Wall Street averts disaster

By FRANK SAKDALAN UPI Business Writer  |  Sept. 13, 1996
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NEW YORK, Sept. 13 -- Superstitious folks are afraid of Friday the 13th because it's supposed to bring bad luck. But don't tell that to Wall Street, which was busy celebrating one of its best days by lifting its key indicator to a new height. Wall Street had good reasons to be merry -- the last two days of the week brought encouraging news that inflation remained subdued at both the wholesale and retail levels. 'Who cares about Friday the 13th?' said Michael Metz, chief investment strategist at Oppenheimer & Co. Wall Street was 'celebrating the encouraging news. There's a sigh of relief and a little bit of euphoria,' Metz added. Just the week before Wall Street was worried that signs of economic strength would force the Federal Reserve to raise interest rates ahead of its Sept. 24 policy meeting to cool the economy and prevent a resurgence of inflation. 'Any concern about an immediate interest rate hike has been completely dispelled, at least for the time being,' Metz said. Alan Ackerman, senior vice president at Fahnestock & Co., concurred, saying there was 'a growing sense that the Fed won't disturb interest rates until after the elections.' For the week, the Dow Jones industrial average -- which rebounded 43. 65 points, or 0.78 percent, last week -- climbed 178.66 points, or 3.16 percent, to a record 5838.52. The Standard & Poor's 500 Index also ended the week at a new high, jumping 24.86 points, or 3.79 percent, to 680.54 after rising 3.69 points last week.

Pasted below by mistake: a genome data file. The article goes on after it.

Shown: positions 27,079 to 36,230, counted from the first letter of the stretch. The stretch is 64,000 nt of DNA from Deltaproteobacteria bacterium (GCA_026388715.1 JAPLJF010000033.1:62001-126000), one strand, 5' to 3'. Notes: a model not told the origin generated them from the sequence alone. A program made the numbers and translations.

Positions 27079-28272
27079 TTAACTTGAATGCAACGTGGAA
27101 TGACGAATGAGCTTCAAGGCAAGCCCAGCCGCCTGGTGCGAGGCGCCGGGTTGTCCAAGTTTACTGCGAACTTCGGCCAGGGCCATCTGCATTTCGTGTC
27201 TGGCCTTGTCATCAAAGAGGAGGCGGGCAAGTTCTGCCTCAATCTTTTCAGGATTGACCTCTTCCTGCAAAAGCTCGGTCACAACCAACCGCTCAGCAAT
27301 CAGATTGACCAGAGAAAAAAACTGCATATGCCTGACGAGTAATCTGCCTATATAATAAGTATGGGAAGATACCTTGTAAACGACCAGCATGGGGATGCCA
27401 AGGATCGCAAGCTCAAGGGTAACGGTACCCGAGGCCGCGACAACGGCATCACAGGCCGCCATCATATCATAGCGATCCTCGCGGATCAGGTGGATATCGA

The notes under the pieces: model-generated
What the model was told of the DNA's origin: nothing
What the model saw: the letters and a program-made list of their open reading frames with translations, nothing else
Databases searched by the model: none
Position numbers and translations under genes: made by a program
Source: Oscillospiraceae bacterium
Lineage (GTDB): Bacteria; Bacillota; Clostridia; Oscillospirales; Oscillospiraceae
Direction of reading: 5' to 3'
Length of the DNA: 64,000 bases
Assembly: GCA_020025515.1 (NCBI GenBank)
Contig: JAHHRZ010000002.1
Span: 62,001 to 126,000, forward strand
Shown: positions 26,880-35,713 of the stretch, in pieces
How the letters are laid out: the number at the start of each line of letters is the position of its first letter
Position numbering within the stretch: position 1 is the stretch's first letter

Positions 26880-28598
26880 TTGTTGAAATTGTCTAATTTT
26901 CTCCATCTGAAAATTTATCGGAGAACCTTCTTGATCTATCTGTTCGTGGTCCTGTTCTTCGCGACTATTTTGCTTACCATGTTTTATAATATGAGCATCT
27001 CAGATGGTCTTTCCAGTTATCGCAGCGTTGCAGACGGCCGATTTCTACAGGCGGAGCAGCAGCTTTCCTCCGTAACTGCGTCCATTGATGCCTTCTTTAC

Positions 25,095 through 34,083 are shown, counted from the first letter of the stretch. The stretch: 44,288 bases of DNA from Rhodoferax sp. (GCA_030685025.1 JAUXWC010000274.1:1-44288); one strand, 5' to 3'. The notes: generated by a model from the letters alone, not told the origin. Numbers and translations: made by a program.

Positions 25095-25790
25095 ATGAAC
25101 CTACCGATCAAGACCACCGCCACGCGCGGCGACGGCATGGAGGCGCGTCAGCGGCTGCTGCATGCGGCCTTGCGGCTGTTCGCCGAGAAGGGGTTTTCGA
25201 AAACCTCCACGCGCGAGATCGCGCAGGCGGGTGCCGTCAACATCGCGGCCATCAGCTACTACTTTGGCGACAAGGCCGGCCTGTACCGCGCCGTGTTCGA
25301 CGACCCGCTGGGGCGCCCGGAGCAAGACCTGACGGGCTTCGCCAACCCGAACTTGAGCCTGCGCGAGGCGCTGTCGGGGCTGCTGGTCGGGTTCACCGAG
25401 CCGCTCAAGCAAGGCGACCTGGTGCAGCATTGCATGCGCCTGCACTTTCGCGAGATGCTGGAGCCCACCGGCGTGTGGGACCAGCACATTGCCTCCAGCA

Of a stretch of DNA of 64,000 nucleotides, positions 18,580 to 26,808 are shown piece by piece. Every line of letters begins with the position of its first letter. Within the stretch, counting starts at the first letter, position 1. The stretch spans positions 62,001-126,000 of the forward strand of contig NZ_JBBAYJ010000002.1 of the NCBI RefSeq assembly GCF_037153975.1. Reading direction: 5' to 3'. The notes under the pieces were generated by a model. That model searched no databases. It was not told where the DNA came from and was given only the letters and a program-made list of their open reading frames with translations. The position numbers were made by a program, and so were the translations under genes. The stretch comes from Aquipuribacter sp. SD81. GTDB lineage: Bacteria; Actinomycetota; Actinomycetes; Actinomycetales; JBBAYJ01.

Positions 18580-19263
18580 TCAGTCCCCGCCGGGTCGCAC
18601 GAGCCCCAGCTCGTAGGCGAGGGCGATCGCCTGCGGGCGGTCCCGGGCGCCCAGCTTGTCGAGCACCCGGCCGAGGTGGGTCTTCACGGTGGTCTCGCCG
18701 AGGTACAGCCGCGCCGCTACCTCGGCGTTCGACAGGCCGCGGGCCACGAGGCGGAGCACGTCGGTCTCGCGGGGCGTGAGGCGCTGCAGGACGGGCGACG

The technology-weighted Nasdaq Composite Index bounced back 49.28 points, or 4.33 percent, to 1188.67 after sliding 2.11 points, or 0.18 percent, last week. The New York Stock Exchange composite index, which regained 1.68 points last week, added 11.03 to 363.70. The American Stock Exchange Market Value Index jumped 10.24 points to 570.26 after edging up 0.34 point a week ago. Advances outpaced declines 1,935-952 among the 3,313 issues traded on the NYSE. Weekly Big Board volume totaled 1,942,014,080 shares, up from last week's 1,406,263,671 and from 1,888,973,724 a year ago. Stocks began the week on a strong note, surging as an improvement in bond prices cleared the way for the market's bid to extend Friday's rally, sparked by hopes the Federal Reserve will not have to raise interest rates immediately. The Dow jumped another 73.98 to 5733.84 -- its biggest one-day gain since soaring 85 points on Aug. 2. Economically sensitive components paced the Dow's second consecutive advance that brought the blue-chip indicator to within 44.16 points of its all-time of 5778.00 that was established on May 22. On Tuesday, stocks finished narrowly mixed after recouping some of their earlier losses as the market's two-session rally stalled on renewed weakness in bonds and profit taking. The Dow eased 6.66 to 5727.18 after coming back from an earlier 24- point drop. By midweek, stocks rebounded as a recovery in bonds from early weakness lifted pressure off the market, smoothing the way for rallying oil issues to lift the blue-chip sector closer to record levels. The Dow bounced back 27.74 to 5754.92 -- just 23 points shy of its all-time high of 5778.00. The Dow's three oil components rallied in tandem with the crude oil market following news that Iraq fired on U.S. fighter jets patrolling the no-fly zone over northern Iraq. On Thursday, stocks rallied along with bonds following benign inflation news but computerized sell programs near the close trimmed the market's gains and caused the Dow to narrowly miss its first new high in nearly four months. The Dow rose 17.02 to 5771.94. The key barometer was up 36.99 an hour before the close. At week's end, stocks rallied along with bonds from the opening bell following another benign inflation news, catapulting the Dow Jones industrial average through the 5800 barrier for the first time. The Dow soared 66.58 to 5838.52 -- sailing past 5778.00 that has stood as the all-time high since May 22. The rally also lifted the S&P 500-stock index 9.39 to 680.54 for its first new high since May 24, when it closed at a record 678.51. For the week, Hanson topped the Big Board actives, edging up to 13 in dividend-related trading. PepsiCo followed, rebounding 1 to 29 . Motorola was third, dropping 3 to 48 after saying its third-quarter earnings would not meet analysts' estimates because of weak semiconductor sales and pricing competition. But other technology issues gained ground. IBM jumped 6 to 122 , Hewlett-Packard climbed 3 to 46 , Compaq Computer gained 2 to 60 and Micron Technology added 2 to 23 . Duracell International was the week's biggest net gainer, surging 15 to 62 after Gillette agreed to buy the battery-making giant in a stock swap valued at $7 billion. Gillette, the shaving and personal care products maker, also rose 6 to 70 . Among some of the blue chips, ITT slumped 9 to 45 , AT&T climbed 2 to 55 , Wal-Mart Stores gained 1 to 27 , Coca-Cola lifted 1 to 53 and Xerox slipped 4 to 53 , while Ford Motor inched ahead to 32, Chrysler added to 28 and General Motors advanced 1 to 49 . On the American Stock Exchange, advances outran declines 395-341 among the 882 issues traded during the week. Volume totaled 94,863,915 shares, compared with 69,043,125 a week earlier and 131,112,160 a year ago. Viacom class B led the Amex actives, climbing 1 to 35 . Harken Energy was next, easing to 2 . Intel paced the Nasdaq actives, climbing 6 to 88 following a better-than-expected report from the Semiconductor Industry Association. Microsoft followed, gaining 8 to 131. Cisco Systems was third, jumping 5 to 59.

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